World Bulletin / News Desk
A group of young former Muslim Brotherhood members has proposed a reconciliation initiative aimed at ending the ongoing stalemate between supporters of the embattled Islamist group and Egypt's army-backed interim government.
Amr Emara, founder of the so-called "Alliance of Breakaway Brotherhood youth," told Anadolu Agency that the initiative entails eight main points.
Firstly, the proposal calls for the release of thousands of political prisoners, including numerous Muslim Brotherhood members, who have not been convicted in court.
In exchange, the Brotherhood would be expected to recognize a transitional roadmap imposed by the army following elected president Mohamed Morsi's military ouster last summer.
"We've submitted the initiative to the [interim] presidency and we will also present it to detained Brotherhood leaders," Emara told Anadolu Agency, adding that both parties would have one month to respond.
"Otherwise, we'll hold them [both] responsible for the country's deteriorating conditions," he said.
The initiative also calls for decriminalizing the Brotherhood, which was labeled a "terrorist group" by the interim government last December.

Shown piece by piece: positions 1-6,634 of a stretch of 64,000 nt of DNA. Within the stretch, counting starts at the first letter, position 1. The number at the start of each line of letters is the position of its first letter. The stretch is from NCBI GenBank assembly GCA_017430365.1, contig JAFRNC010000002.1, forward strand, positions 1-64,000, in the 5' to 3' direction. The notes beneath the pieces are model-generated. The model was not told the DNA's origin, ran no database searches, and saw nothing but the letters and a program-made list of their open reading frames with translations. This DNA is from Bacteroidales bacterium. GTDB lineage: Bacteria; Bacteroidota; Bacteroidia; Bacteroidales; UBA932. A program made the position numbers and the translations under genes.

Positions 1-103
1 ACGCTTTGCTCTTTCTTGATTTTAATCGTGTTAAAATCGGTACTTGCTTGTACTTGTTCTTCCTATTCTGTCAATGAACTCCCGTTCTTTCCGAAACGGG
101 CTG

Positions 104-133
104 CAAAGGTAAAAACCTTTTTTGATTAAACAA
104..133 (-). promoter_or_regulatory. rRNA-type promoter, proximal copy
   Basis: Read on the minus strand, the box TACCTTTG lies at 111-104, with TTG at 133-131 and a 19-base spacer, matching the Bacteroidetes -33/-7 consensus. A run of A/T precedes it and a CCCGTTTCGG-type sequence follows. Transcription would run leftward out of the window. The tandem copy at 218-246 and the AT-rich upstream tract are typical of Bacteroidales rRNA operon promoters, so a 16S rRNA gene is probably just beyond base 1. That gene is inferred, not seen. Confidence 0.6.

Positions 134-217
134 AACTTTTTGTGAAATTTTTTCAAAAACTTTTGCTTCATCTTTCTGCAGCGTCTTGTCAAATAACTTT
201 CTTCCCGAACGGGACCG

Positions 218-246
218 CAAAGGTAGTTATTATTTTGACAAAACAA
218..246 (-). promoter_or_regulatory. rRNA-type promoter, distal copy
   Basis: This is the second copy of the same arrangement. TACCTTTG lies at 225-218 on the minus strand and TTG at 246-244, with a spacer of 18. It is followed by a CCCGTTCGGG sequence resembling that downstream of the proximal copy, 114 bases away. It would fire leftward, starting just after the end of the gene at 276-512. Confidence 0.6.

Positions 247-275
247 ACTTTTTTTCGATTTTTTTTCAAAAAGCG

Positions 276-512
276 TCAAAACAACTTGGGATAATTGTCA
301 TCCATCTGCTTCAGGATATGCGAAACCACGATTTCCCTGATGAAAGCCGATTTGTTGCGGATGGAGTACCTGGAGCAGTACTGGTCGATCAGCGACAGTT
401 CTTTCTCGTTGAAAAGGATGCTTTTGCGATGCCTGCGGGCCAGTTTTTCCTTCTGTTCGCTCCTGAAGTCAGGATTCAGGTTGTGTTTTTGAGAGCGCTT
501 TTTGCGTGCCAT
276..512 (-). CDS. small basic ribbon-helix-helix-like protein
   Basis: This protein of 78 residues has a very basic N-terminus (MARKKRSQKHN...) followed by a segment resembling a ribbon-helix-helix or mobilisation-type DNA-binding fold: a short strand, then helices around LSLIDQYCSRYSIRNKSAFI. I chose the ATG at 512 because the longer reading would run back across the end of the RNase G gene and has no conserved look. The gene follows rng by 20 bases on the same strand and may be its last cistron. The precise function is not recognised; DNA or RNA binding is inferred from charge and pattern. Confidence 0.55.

Both sides would also be expected to issue signed documents renouncing violence.
Amid mass protests last July, army chief Abdel-Fattah al-Sisi announced the ouster of Morsi, a Muslim Brotherhood leader who became Egypt's first freely elected president in 2012.
In the eight months since Morsi's removal from office and subsequent imprisonment, security forces have waged a sustained crackdown on supporters of the ousted president that has left hundreds dead and thousands behind bars.
The Brotherhood and its allies see Morsi's ouster a military coup and refuse to recognize the legitimacy of the army-backed government and its roadmap, which calls for holding a constitutional referendum (completed last month) followed by presidential and parliamentary elections.Last Mod: 05 Mart 2014, 11:47